Installation and hardware requirements
Since SC3U is a Loki port, you can expect SC3U to have a GUI installer, which really simplifies the whole installation process. Another bonus is that SC3U runs on the SDL graphics frontend, so there's no messing about with Mesa or other 3-D drivers. Just make sure X Windows is configured properly, and you shouldn't encounter any problems.
The system requirements are pretty modest compared to some of Loki's other ports such as the hungry Heavy Gear II. A Pentium 200 with 32 MB of RAM and 420 MB of free disk space is the recommended minimum system. At 640x480 resolution and the lowest detail settings, I comfortably ran SC3U on a Pentium 166 MMX.
To hear music and sound effects, you'll also need a configured sound card. On Red Hat you can configure a sound card by running /usr/sbin/setup as root.
On the software front, you'll need a v2.2 kernel with glibc 2.1 or greater. Most recent distributions like Red Hat 6.0+, fit those specifications right out of the box. Loki public relations rep Kayt Sorhaindo said that a SC3U demo will be available near the time of the official release. Watch Linuxgames, Linux Game Tome, and Loki Entertainment Software for a demo release (see Resources for links to all three).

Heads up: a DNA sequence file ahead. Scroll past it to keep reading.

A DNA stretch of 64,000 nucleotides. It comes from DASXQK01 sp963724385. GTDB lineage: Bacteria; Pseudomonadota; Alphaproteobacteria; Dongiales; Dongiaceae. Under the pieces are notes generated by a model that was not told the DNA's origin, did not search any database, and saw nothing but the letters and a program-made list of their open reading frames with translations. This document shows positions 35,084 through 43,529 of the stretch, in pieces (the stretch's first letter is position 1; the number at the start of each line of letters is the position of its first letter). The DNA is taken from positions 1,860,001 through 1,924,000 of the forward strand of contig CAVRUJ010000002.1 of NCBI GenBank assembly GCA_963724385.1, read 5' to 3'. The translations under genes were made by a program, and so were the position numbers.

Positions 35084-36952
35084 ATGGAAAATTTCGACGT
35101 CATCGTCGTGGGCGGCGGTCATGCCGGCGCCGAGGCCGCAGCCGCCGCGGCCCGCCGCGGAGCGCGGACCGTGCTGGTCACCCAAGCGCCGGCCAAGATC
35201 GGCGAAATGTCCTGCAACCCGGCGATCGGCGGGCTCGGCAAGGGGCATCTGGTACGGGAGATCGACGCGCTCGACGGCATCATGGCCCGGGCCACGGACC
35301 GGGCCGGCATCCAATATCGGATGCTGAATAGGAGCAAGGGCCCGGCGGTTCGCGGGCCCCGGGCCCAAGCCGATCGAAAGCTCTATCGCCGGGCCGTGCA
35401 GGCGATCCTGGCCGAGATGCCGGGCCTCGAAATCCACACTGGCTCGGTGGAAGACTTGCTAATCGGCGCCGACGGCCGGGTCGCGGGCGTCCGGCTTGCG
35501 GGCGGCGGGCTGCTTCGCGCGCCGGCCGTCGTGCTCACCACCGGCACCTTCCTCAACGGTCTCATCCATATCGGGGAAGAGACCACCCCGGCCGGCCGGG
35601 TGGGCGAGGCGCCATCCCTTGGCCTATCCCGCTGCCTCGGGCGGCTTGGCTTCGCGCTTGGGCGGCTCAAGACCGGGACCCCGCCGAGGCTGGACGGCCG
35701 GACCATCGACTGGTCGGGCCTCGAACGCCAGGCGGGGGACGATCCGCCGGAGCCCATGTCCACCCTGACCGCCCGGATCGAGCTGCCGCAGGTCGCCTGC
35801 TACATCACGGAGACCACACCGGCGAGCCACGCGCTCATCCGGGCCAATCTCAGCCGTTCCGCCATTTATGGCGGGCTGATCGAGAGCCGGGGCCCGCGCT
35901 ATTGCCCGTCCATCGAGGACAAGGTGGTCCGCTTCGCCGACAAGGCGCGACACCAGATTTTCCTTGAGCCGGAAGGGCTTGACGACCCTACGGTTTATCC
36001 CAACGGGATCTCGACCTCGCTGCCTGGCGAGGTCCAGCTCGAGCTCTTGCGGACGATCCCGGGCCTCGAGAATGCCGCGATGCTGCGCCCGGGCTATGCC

Loki originally had the much simpler Sim City 3000 in the queue for a Linux debut. In fact it was close to final beta when Loki decided to port the enriched Sim City 3000: Unlimited. The new features that SC3U incorporates, such as different city landscapes and new building sets, were worth the extra development time.
SC3U is one of the best Loki ports I have seen to date. It runs well on all my systems, looks immaculate without using dedicated 3D hardware, and should appeal to people who like a little bit of planning in their games. It is a unique simulation that requires attention to detail and a little skill -- with the occasional bit of luck -- to succeed in a virtual model of a real-life city.